How to Clean AC Condenser Coils: A Step by Step Guide
All commercial HVAC systems demand regular upkeep regardless of quality or price tag. Failing to care for commercial HVAC systems can lead to inefficiencies, costly failures, and reduced lifespan, increasing operating costs and reducing equipment lifespans.
Of course, many components in a commercial HVAC system require care and maintenance, but technicians often overlook the system’s evaporator and condenser coils. This is a big mistake. Neglecting the cleanliness of an HVAC system’s coils will impair functioning and drive-up energy costs.
Here’s something you may not know. Dirty coils can increase energy consumption by 37%!
Neglecting coil maintenance can:
- Drive up energy costs
- Reduce equipment lifespan
- Lead to poor Indoor Air Quality
- Cause system failures
- Lead to unexpected repairs
- Increase emissions
Inspecting and cleaning the entire HVAC system and its evaporator and condenser coils annually, at a minimum, can increase system efficiency and undoubtedly will help the system last longer. The cleaner the coils and other heat transfer surfaces, the more efficiently the system will run.
How Condenser Coils Can Become Dirty
AC condenser coils accumulate dirt as the HVAC system operates.
The HVAC system compressor pulls refrigerant through the evaporator coil to absorb heat and cool incoming air before transferring it throughout the building. The condenser coils release absorbed heat outdoors. AC condenser coils can get very dirty as the system works, and as the evaporator and condenser coils come in contact with grimy outdoor air.
How Often Should I Clean My AC Coils?
A scheduled maintenance plan is the best way to ensure condenser and evaporator coils stay clean. As a rule of thumb, AC coil cleaning should happen annually.
However, there are cases where cleaning should occur more frequently. Clean condenser coils operating in extreme conditions, quarterly; units within a mile of salt water, monthly; and AC evaporator coils operating in corrosive environments, quarterly.
It’s also advisable to see if coils need cleaning between maintenance intervals. Technicians can determine a need for cleaning in two ways:
- Compare air pressure drop across coils to design specifications. A higher air pressure drop than design specs points to a dirty coil that needs cleaning.
- Dirty condenser coils will exhibit high refrigerant head pressure. Dirty coils also will lower suction pressure and reduce airflow.
- Visually inspect coils. If condenser and evaporator coils appear dirty, they need cleaning.
Let’s get started with some tips on how to clean your condenser coils.
Step-by-Step Guide to Cleaning AC Condenser Coils
Proper technique, equipment, and correct chemicals can keep AC condenser coils clean and commercial HVAC systems functioning well. The following is a step-by-step guide to cleaning HVAC system coils.
- Disconnect and lock out the electrical power to the air conditioning system to prevent it from turning on during cleaning.
- Protect motors and electrical components from oversaturation that can cause motor and electrical failure.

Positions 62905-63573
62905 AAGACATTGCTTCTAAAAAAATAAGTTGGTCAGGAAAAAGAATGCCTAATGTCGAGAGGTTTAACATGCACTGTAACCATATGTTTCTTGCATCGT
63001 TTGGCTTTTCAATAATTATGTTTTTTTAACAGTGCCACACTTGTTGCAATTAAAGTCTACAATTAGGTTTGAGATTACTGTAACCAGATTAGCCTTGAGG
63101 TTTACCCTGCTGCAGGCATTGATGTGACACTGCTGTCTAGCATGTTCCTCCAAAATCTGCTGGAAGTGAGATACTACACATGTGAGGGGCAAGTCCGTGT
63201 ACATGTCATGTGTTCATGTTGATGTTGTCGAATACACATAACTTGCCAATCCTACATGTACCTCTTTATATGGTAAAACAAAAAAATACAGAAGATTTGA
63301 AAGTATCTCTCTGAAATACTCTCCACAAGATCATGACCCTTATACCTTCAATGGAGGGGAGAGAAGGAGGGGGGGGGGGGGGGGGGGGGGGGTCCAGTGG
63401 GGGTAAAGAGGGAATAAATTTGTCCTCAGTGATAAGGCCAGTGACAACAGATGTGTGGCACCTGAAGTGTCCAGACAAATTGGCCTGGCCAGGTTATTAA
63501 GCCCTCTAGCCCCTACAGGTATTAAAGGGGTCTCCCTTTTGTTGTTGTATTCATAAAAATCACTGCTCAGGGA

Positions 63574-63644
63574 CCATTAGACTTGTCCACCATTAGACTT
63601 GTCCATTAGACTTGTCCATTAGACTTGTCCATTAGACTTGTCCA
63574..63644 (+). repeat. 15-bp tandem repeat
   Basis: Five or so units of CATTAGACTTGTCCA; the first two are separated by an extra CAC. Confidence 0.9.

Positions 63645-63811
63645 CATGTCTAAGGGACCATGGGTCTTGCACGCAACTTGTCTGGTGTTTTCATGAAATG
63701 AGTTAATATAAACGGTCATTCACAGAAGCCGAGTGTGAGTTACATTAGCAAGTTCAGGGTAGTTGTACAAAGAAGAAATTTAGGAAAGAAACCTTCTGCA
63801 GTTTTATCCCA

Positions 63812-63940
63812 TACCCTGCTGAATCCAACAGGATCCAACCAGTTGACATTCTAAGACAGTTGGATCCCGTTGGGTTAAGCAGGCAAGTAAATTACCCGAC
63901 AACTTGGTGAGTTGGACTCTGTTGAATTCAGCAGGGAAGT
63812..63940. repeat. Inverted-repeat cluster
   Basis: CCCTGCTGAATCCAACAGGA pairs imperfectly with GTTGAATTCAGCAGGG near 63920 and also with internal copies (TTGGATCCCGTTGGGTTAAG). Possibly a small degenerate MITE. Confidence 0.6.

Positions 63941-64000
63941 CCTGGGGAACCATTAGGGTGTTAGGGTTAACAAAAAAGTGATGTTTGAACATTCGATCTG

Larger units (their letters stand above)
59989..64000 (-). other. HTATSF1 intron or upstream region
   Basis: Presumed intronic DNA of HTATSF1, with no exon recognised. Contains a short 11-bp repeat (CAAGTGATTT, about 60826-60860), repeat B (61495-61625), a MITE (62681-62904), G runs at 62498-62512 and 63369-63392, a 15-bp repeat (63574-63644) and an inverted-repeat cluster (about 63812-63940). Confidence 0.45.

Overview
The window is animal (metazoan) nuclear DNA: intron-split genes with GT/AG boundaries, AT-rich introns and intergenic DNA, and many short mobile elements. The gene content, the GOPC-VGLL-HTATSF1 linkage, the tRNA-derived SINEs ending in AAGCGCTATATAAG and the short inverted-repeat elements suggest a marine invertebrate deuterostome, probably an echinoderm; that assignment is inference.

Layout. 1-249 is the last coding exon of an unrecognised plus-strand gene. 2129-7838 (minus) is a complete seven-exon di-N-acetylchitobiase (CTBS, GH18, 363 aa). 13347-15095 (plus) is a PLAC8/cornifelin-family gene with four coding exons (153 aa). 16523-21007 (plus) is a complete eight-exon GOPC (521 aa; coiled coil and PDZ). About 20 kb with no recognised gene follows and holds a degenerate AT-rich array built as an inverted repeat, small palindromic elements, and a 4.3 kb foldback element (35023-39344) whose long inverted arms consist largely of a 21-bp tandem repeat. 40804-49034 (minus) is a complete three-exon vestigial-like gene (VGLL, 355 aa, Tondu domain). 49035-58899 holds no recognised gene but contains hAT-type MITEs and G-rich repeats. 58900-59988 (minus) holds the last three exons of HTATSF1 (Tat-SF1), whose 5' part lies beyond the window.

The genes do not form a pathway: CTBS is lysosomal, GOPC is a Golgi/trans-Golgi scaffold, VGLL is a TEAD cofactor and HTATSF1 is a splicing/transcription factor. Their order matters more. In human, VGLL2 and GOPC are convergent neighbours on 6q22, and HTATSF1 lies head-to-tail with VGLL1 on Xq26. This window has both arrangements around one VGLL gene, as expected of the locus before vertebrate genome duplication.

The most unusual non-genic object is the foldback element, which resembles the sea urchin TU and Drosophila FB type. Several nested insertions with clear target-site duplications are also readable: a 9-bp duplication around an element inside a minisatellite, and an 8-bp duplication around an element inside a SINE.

- Remove large debris from air conditioner coils and straighten fins.
- Clean the coils. Back flush condenser coils with water using a medium (no more than 400 PSI) water pressure and water flow over 2.5 GPM. Specialty cleaning systems designed to clean condenser coils work best. These units minimize the water pressure used to clean thick coils, while maximizing water volume to clean air conditioning coils quickly.
- Employ specialty coil cleaning chemicals. Chemicals may not be needed when coils exhibit minimal soiling. But many condenser coils demand chemical use to help dislodge and flush away built-up materials, or when heavy oils or grease are present. These cleaning products can speed the cleaning process. While degreasers can accomplish the same task, it’s best to choose degreasing chemicals developed specifically to clean commercial HVAC coils.
- Keep all coils clean. Coils exist all over commercial and industrial spaces, both inside and outside. Technicians may find coils on rooftops, inside ceilings, and within the deep recesses of mechanical buildings. Cleaning coils in these locations require HVAC professionals to employ a unique approach because they are in hard-to-reach areas that are barely visible. Here, HVAC experts need a portable unit with controlled flow and perfect water pressure. Outdoor coils are thicker, get dirty quickly, and can lose efficiency faster. These coils demand portable systems with greater power and the right chemicals for the job.
- Check the water source. HVAC professionals may need to supply potable water when coils reside in remote locations. Look for portable machines that allow technicians to clean outdoor units without nearby water sources. For best results, combine this equipment with a coil cleaning chemical.
Tune in for a later post focusing on how to clean your evaporator coils.
A little maintenance goes a long way. Properly maintained and cleaned HVAC coils deliver a longer life span, which, depending on the type, can range from 10 to 20 years. But improperly maintained and cleaned condenser and evaporator coils will corrode and fail prematurely.
Condenser and evaporator coils play a significant role in an HVAC system’s cooling capabilities. Clean AC condenser and evaporator coils regularly to ensure efficient HVAC system operation and prevent unplanned downtime and premature failure. The Goodway Coil Cleaners Buying Guide (add link to buying guide) can help you choose the correct products for your commercial HVAC coil cleaning needs. Goodway Sales Engineers are also available to help guide you in selecting the right coil cleaner tools and chemicals to help keep your HVAC system operating at peak efficiency.
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